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Category Archives: Cats

Journey of a Book – Part I – children’s literature creation under the microscope

Books are created from the imagination and inspiration of authors and the insightful vision of illustrators. They are then crafted. The authorial crafting may be right brain with a touch of editing or slow and laborious left brain plotting. For an illustrator, it may be  inspiration flowing like rivers from brush or  stylus or it may be  storybook or dummy creation then rethinks, scrap some ideas, adapt others. Eventually, a book emerges that is then ‘ready for submission’. These days, that may mean  adding animation and audio to make the book a digital production for app developers like  Utales or Flying Books, or for YA, formatting it for Kindle or Nook e-publishers. It may mean self publishing on Createspace  or Lightningsource, Smashwords or Lulu.  Or it will mean the long road via submission to traditional publishers.

If the latter is chosen, the publisher will often require more editing, changes and perhaps more changes. My own book, started under contract to one publisher, was already well underway with the inimitable Sarah Davis as illustrator. We were having a ball creating our book. Then our publisher was taken over and the new publisher wanted  to  institute changes. At first, the major change – ‘get rid of the dead bird’ – seemed straight forward. Then we realised  the book needed the bird but, to keep it, we had to  make some big adjustments. An injured bird can’t just disappear in a children’s book, it has to get better and be released, which, in our picture book, meant its story  had to be woven into the fabric of the main story seamlessly. No problem, a few days and Sarah and I had nailed it! As book creators, you have to be flexible and, especially if going the traditional publisher route, you can’t be too precious about your creation.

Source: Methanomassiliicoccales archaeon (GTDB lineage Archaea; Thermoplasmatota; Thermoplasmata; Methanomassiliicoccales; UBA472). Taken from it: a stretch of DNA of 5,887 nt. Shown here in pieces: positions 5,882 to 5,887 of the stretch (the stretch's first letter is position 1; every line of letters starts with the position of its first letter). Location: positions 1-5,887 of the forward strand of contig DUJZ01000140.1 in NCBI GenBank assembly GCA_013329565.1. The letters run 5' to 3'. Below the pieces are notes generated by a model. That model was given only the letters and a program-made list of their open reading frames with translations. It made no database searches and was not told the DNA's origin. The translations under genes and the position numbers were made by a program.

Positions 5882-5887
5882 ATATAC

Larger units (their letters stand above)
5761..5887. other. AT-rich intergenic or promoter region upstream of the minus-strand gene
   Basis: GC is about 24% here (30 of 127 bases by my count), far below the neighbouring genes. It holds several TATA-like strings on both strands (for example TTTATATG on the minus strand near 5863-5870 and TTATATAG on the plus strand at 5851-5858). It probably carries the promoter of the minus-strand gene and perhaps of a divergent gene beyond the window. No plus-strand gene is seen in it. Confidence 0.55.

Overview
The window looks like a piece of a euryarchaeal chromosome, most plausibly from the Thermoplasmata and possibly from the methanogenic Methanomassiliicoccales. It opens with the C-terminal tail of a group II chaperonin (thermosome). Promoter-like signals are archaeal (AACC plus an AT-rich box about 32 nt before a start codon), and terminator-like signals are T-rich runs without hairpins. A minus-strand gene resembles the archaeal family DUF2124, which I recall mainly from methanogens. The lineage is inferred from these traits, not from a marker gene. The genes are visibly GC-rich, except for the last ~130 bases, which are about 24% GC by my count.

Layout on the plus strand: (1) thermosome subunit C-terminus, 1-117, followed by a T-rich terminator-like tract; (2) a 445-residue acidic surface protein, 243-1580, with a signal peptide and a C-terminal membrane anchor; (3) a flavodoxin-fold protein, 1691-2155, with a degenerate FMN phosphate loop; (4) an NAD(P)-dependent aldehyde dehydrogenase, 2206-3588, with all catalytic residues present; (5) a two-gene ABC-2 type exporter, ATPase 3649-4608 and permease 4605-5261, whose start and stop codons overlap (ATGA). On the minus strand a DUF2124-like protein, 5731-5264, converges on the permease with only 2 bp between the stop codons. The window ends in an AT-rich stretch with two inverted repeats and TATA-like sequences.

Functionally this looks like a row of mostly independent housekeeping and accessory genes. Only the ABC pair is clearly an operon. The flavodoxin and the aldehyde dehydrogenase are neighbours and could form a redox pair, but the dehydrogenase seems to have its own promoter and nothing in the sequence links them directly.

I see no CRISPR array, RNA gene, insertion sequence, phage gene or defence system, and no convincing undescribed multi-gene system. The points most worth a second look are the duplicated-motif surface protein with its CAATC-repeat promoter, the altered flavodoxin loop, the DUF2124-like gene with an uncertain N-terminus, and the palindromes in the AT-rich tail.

SO! This exhibition is about the journey numbers of wonderful children’s and YA books took from creation to  bookshelf! Each book has a different creation story to reveal – something the public doesn’t see, it’s behind the scenes. Now the reader can take a peek backstage, behind the scenes to how it all came together!

THE SET UP

Setting up was not straight forward. The spaces has to be utilised to best advantage and the  items displayed needed to be seen from as many angles as possible given I had a two shelf rectangular glass case.  I didn’t end up using everything I brought with me. It would have been too cluttered. Last minute inclusion, bulldog clips, proved life-savers! They held the  photographic prints in place.

I had never ‘hung’ a painting before at an exhibition and that proved ‘interesting. Sarah Davis sent up her wonderful original painting via kindly courier, Peter Taylor, but it was unframed. I had no time to find a frame. Fortunately, I had one around the house that was  a good match colour-wise though not quite the  perfect size.

Given my exhibit was about my close collaboration with Sarah, the items displayed needed to reflect the two minds working together to make a new creative whole – our book! Sources of inspiration, stages in text change, changes in images, cover and trivia relating to the characters, objects and places in the book, all combined to make a successful ( I hope you agree) exhibit!